It was an easy read that took me only a day to get through, mainly because I was so enticed by the story that I didn’t want to take a break from it. Laila Lalami is like a next-generation Fatima Mernissi (transformed into a fiction writer), continuing the tradition of talented, liberal, Moroccan female writers, who know both how to tell a good story and to poignantly analyze the underlying societal issues and questions of her country. There are also strong parallels to be drawn with Alaa Al-Aswany’s “The Yacoubian Building,” which provides the same kind of critique-through-fiction of very much similar societal issues, but in Egypt instead of Morocco. Some parallels could also be drawn with parts of Khaled Hoseeini’s novels about Afghanistan, especially the secret/illegitimate son or daughter concept. I am definitely going to ask my friend for Lalami’s other book, “Hope and Other Dangerous Pursuits.”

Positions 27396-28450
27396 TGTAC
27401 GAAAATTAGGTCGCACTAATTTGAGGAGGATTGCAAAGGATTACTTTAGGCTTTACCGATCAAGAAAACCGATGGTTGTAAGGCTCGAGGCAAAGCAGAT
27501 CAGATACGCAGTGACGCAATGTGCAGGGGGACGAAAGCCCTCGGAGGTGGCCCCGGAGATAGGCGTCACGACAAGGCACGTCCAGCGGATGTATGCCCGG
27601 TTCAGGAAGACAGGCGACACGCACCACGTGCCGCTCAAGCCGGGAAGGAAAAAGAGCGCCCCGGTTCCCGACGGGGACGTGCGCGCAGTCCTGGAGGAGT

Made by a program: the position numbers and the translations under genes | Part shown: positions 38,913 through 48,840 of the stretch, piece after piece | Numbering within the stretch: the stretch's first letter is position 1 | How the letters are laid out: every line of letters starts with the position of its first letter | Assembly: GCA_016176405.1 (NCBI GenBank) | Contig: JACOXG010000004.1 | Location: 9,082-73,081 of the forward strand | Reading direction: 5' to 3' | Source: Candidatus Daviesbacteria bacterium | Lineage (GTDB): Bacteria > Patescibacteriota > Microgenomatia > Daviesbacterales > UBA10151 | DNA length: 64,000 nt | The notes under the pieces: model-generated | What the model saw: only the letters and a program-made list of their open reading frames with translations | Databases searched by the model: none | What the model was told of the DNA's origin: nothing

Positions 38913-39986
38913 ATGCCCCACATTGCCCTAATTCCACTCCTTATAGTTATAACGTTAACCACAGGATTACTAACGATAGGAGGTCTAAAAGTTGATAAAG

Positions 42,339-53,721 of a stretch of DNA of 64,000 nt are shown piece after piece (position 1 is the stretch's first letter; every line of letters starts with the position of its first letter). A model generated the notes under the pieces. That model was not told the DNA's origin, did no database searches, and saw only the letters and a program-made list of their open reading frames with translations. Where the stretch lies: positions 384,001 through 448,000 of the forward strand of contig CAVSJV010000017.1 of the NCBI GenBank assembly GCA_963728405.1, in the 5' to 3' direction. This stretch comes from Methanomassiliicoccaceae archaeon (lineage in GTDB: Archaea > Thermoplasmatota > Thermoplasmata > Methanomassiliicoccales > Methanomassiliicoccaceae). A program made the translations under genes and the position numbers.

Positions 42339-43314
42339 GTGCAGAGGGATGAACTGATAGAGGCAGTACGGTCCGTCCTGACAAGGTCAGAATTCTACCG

On the downside, despite Lalami’s acclaim abroad, I was a bit surprised when I mentioned her to some Moroccan friends and found that only one had heard of her. My more traditional host family definitely hasn’t heard of her. It’s also interesting that she chose to write in English, unlike Al-Aswany who wrote in Arabic. And I wonder why Lalami’s books have only been translated into French and not to Arabic. Maybe the Arabic translation is forthcoming? Who knows?
1. Morocco: Laila Lalami, Secret Son
2. Morocco: Fatima Mernissi, Tales of a Harem Girlhood
3. Egypt: Alaa Al-Aswany, The Youcobian Building
4. Afghanistan: Khaled Hosseini, A Thousand Splendid Suns and The Kite Runner